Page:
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 the  "   Land of the Little Angel "

 

 

Angelina County Historical Markers (G-H)

 

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Gann House, The - Lufkin vicinity

Marker Number:  6999
Index Entry:  Gann House, The
UTM Zone: 15
UTM Easting: 
UTM Northing: 
Designations:  Recorded Texas Historic Landmark
Repairs Completed:
Marker Title:  The Gann House
Address:   Lufkin vicinity
County:  Angelina
Subject Codes:  CB
Year Marker Erected:  1970
Marker Location: near Hwy. 94, 7.5 mi west of Lufkin
Marker Size:  Medallion & Plate
Marker Text: Early Texas double log cabin built of interlocking hewn pine logs. Originally had a "dog trot" (open center hall). Erected before 1860 by John D. Gann, first district clerk of Angelina County. Sold to W. H. Bonner in 1864. Remodeled in 1955 by L. F. Bonner, owner. Recorded Texas Historic Landmark - 1970

Gibbs House - Huntington Vicinity

Marker Number:  7001
Index Entry: Gibbs House
UTM Zone: 15
UTM Easting: 353299
UTM Northing: 3446279
Designations: Recorded Texas Historic Landmark
Repairs Completed:
Marker Title:  Gibbs House
Address:   Huntington vicinity
County: Angelina
Subject Codes: BH; LB; FS
Year Marker Erected: 1993
Marker Location:  10 miles south of Huntington on FM 844
Marker Size:  Medallion & Plate
Marker Text: W. M. Gibbs came to the town of Manning in 1904 as a sawmill manager for the Carter-Kelly Lumber Company. Gibbs (1876 - 1938) and his wife, Leannah, were the first occupants of this c. 1904 house, and here they reared their four children. Enlarged in 1927, the house is an American foursquare design with Craftsman influences. It remained in the Gibbs family until 1942 and is one of the few remaining physical reminders of the Manning community. Recorded Texas Historic Landmark - 1993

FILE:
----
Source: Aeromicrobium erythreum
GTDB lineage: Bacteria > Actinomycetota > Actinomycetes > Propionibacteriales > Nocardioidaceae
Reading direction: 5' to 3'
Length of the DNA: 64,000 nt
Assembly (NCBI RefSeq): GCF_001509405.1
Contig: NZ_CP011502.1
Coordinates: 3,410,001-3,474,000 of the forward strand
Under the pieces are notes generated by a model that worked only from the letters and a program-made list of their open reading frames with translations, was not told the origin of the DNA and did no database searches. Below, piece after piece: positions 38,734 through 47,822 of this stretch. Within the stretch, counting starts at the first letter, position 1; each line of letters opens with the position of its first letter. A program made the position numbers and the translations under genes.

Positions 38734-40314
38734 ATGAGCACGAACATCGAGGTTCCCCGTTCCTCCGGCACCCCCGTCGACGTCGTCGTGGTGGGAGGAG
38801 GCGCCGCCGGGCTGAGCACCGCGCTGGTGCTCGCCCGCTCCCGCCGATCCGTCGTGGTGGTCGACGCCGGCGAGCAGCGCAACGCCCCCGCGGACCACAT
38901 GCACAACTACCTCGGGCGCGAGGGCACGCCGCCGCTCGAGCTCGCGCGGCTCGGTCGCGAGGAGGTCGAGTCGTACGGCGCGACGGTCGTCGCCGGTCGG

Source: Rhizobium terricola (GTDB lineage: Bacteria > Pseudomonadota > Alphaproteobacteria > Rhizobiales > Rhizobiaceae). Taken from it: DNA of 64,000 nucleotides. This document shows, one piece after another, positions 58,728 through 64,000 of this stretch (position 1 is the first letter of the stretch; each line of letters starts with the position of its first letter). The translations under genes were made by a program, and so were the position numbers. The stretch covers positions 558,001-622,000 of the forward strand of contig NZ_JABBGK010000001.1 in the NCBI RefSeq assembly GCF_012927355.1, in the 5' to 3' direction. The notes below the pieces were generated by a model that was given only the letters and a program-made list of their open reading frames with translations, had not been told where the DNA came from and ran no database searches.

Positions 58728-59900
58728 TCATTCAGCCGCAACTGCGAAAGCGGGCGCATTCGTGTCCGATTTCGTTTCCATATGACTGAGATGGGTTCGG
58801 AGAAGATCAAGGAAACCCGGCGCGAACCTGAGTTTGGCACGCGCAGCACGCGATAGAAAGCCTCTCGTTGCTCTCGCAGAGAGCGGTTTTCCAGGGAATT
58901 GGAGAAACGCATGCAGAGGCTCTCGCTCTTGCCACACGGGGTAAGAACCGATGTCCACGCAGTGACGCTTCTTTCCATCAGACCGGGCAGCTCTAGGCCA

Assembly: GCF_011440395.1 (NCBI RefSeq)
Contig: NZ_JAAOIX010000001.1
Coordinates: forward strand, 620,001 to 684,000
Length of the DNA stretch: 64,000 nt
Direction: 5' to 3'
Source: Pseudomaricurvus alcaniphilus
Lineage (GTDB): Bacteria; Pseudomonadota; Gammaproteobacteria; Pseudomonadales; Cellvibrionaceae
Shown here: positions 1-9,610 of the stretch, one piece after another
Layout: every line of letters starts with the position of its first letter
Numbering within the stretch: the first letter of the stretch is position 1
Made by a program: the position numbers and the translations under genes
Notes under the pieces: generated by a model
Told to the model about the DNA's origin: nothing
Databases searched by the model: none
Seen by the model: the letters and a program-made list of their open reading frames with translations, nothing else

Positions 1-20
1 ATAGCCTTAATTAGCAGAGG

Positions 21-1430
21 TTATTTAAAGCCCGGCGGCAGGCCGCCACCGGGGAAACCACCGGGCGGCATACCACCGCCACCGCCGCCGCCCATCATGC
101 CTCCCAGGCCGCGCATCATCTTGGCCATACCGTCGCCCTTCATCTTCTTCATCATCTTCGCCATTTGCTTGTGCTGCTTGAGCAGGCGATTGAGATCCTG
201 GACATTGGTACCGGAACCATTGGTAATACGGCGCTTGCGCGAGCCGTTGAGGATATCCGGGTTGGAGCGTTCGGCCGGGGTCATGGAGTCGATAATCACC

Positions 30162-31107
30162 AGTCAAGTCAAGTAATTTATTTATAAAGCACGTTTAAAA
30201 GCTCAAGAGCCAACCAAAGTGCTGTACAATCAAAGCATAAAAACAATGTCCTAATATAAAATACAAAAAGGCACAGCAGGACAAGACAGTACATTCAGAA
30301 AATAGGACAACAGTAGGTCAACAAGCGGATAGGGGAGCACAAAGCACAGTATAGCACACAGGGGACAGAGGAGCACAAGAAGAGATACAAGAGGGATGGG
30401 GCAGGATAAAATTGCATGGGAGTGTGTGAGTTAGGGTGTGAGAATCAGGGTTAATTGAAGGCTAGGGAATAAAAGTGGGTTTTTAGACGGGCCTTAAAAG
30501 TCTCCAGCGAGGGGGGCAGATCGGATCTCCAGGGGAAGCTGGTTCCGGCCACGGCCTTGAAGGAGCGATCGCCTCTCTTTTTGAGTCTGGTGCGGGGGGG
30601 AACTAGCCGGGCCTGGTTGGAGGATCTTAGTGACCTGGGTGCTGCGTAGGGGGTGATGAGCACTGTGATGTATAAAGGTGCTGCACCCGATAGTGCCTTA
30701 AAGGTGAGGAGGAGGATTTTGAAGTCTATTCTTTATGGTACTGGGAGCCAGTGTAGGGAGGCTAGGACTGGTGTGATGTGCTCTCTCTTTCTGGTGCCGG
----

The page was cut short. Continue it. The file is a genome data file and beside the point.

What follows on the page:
Joseph Herrington - Huntington Vicinity

Marker Number: 7003
Index Entry: Herrington, Joseph
UTM Zone: 15
UTM Easting:  363988
UTM Northing:  3458512
Designations: na
Repairs Completed: Fair
Marker Title: Joseph Herrington
Address:  Huntington vicinity
County:  Angelina
Subject Codes:  PI; JU
Year Marker Erected: 1982
Marker Location: Herrington Cemetery, FM 2109, 10 mi. SE of Huntington
Marker Size: 18" x 28"
Marker Text: When Angelina County was organized in 1846, Alabama native Joseph Herrington (1823 - 1889) was one of six men appointed by the legislature who set boundary lines and selected Marion as the first seat of government. That same year, at the age of 22, he was elected the county's first chief justice (county judge). His accomplishments during five terms in the office, including improved trade routes and the establishment of county school districts, were vital to the area's growth. An active Mason, he was buried here in the Herrington Family Cemetery. (1982) 

Homer Cemetery - Lufkin Vicinity

Marker Number: 7006
Index Entry: Homer Cemetery
UTM Zone: 15
UTM Easting: 344401
UTM Northing: 3461279
Designations: na
Repairs Completed:
Marker Title: Homer Cemetery
Address:  Lufkin vicinity
County: Angelina